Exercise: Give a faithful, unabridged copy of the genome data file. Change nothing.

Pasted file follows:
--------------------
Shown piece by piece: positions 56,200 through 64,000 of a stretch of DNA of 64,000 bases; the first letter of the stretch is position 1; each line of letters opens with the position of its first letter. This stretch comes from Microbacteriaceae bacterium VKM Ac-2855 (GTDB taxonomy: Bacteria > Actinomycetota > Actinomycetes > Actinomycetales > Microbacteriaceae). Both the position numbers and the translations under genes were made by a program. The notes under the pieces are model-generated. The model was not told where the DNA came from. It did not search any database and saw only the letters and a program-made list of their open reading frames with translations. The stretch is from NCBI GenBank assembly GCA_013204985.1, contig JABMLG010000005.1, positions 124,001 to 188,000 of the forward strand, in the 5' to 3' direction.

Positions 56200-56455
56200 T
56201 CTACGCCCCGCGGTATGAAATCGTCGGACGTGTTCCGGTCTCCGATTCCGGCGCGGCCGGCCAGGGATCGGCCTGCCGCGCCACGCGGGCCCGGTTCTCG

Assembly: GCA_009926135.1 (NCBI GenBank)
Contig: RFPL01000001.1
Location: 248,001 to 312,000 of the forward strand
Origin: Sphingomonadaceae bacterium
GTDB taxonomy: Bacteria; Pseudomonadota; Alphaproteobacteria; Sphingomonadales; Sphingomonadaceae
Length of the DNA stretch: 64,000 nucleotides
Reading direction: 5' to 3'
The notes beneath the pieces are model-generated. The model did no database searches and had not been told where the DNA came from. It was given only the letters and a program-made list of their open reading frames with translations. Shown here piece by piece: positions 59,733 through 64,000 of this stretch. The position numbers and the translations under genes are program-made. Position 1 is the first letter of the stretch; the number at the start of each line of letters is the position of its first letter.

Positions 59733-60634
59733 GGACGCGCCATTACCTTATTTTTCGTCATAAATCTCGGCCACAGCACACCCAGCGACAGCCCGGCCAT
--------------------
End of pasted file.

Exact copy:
Shown piece by piece: positions 56,200 through 64,000 of a stretch of DNA of 64,000 bases; the first letter of the stretch is position 1; each line of letters opens with the position of its first letter. This stretch comes from Microbacteriaceae bacterium VKM Ac-2855 (GTDB taxonomy: Bacteria > Actinomycetota > Actinomycetes > Actinomycetales > Microbacteriaceae). Both the position numbers and the translations under genes were made by a program. The notes under the pieces are model-generated. The model was not told where the DNA came from. It did not search any database and saw only the letters and a program-made list of their open reading frames with translations. The stretch is from NCBI GenBank assembly GCA_013204985.1, contig JABMLG010000005.1, positions 124,001 to 188,000 of the forward strand, in the 5' to 3' direction.

Positions 56200-56455
56200 T
56201 CTACGCCCCGCGGTATGAAATCGTCGGACGTGTTCCGGTCTCCGATTCCGGCGCGGCCGGCCAGGGATCGGCCTGCCGCGCCACGCGGGCCCGGTTCTCG

Assembly: GCA_009926135.1 (NCBI GenBank)
Contig: RFPL01000001.1
Location: 248,001 to 312,000 of the forward strand
Origin: Sphingomonadaceae bacterium
GTDB taxonomy: Bacteria; Pseudomonadota; Alphaproteobacteria; Sphingomonadales; Sphingomonadaceae
Length of the DNA stretch: 64,000 nucleotides
Reading direction: 5' to 3'
The notes beneath the pieces are model-generated. The model did no database searches and had not been told where the DNA came from. It was given only the letters and a program-made list of their open reading frames with translations. Shown here piece by piece: positions 59,733 through 64,000 of this stretch. The position numbers and the translations under genes are program-made. Position 1 is the first letter of the stretch; the number at the start of each line of letters is the position of its first letter.

Positions 59733-60634
59733 GGACGCGCCATTACCTTATTTTTCGTCATAAATCTCGGCCACAGCACACCCAGCGACAGCCCGGCCAT